Green Mountain: The First and Only Man-Made Forest
Fred Pearce, author of The Land Grabbers: The New Fight over Who Owns the Earth, details, ‘I was standing on the summit of an extinct volcano in the centre of one of the most remote islands on the planet: Ascension Island in the tropical South Atlantic. Midway between Brazil and Africa, Ascension is a thousand miles from the nearest speck of land. Below me was a harsh treeless moonscape of volcanic clinker, baking in the sun. But in the cool mountain air, 800 meters up, I was surrounded by lush greenery and a light mist from a cloud settled over the mountaintop. They call it Green Mountain. But the greenery is new. My guide, the island’s conservation development officer, Stedson Stroud, peered around us and smiled. “Nothing you see here is native,” he said. “Except for a few ferns, everything has been introduced in the past 200 years.”’
Everything on Green Mountain, from the Chinese ginger to the guava from Brazil, was introduced by the British Navy during the early- and mid-19th century, along with rabbits, cats, donkeys, hedgehogs, mynah birds, bees, and much else. The entirely man-made forest is the first and only of its kind — a functioning ecosystem in which a ragbag of species shipped in from all over the world thrive as if they had been together for millennia. While many environmental wellness experts hail Green Mountain as the icon for a fundamental reassessment of many nostrums of both environmentalist and ecological science, the artificial woodland is also creating controversy among ecologists. Is it a beacon for re-greening the planet or a biological abomination?
David Wilkinson of Liverpool John Moores University says that the island has about 300 introduced species of plants to add to its 25 native species, many of which are spreading. From about 660 metres and above, Green Mountain is completely vegetated with coffee bushes, vines, monkey puzzle trees, jacaranda, juniper, bananas, buddleia, Japanese cherry trees, palm trees, clerodendrum, green aloe and the pretty pink flowers of the Madagascan periwinkles. Even though rainfall has declined in the lowlands around, the vegetation captures more cloud moisture. However, Pearce notes, ‘The invasion has been double-edged. The invaders have damaged some of the handful of endemic species that had found a foothold on the island during its million-year. Three of the endemic ferns are believed now extinct.’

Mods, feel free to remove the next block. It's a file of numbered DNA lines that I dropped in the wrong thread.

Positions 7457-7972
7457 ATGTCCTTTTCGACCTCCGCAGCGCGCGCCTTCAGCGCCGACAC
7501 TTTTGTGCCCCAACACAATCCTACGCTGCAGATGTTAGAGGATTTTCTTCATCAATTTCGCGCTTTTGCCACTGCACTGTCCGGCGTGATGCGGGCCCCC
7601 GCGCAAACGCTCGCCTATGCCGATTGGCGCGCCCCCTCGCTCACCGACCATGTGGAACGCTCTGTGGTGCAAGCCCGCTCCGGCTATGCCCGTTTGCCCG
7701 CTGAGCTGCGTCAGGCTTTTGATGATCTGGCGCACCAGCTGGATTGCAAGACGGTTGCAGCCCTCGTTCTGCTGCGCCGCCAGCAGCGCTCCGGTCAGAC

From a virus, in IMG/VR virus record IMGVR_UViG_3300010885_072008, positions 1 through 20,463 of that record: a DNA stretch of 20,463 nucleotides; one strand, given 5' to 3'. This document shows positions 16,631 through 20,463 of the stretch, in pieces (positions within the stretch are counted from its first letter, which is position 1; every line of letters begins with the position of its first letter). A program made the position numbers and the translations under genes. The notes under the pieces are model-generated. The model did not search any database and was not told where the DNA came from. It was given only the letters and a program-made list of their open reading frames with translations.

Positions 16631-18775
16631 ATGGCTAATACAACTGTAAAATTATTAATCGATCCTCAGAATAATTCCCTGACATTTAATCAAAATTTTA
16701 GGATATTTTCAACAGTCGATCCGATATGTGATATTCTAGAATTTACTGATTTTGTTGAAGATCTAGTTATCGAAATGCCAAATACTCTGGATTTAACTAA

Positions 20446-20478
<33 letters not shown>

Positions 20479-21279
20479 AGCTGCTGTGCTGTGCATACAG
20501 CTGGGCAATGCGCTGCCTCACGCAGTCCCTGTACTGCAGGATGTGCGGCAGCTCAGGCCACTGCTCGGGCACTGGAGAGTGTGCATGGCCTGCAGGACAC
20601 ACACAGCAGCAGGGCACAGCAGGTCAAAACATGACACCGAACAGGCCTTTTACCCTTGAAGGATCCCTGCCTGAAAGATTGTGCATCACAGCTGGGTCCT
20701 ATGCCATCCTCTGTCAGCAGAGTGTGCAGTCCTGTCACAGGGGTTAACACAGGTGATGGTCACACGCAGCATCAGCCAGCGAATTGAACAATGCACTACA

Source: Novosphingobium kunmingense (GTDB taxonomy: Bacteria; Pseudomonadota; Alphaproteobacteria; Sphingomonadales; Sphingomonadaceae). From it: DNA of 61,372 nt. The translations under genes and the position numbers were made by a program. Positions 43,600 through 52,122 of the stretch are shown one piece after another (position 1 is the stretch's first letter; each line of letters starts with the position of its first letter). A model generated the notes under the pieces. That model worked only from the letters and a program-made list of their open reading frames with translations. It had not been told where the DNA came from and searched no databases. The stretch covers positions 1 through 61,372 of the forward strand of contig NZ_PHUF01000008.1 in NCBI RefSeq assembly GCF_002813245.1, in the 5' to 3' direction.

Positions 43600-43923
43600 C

Nonetheless, Pearce recalls, ‘As we stood on the mountain, gazing south over an abandoned NASA tracking station, Stroud pointed out below us the spot where, in 2009, he rediscovered on a cliff face a single specimen of a species believed lost, Anogramma ascensionis. Now it is being propagated in the UK ready for a reintroduction. In fact, many of the endemics seem to get on remarkably well with the motley collection of invaders, says Stroud. The ferns that once clung to the bare mountainside now prosper on the branches of introduced trees like bamboo. Stroud showed me ferns that he believes now thrive only on the mosses that grow on such branches.’
Pearce laments that a blindness in research may mean we learn nothing from Green Mountain. ‘The British government’s environmental policy for the island is the “control and eradication of invasive species” in order to “ensure the protection and restoration of key habitats,”’ says Pearce. ‘But the policy has nothing to say about the protection of — or even ecological research into — the extraordinary novel ecosystem in their midst on which the indigenous species often depend. That is a shame. For, according to an increasing number of ecologists, the unique ecosystem on Green Mountain may hold important lessons about how ecosystems around the world function…The mountain’s ecosystem calls into question a series of widely held assumptions about how complex, biodiverse ecosystems evolve — or indeed whether they evolve at all.’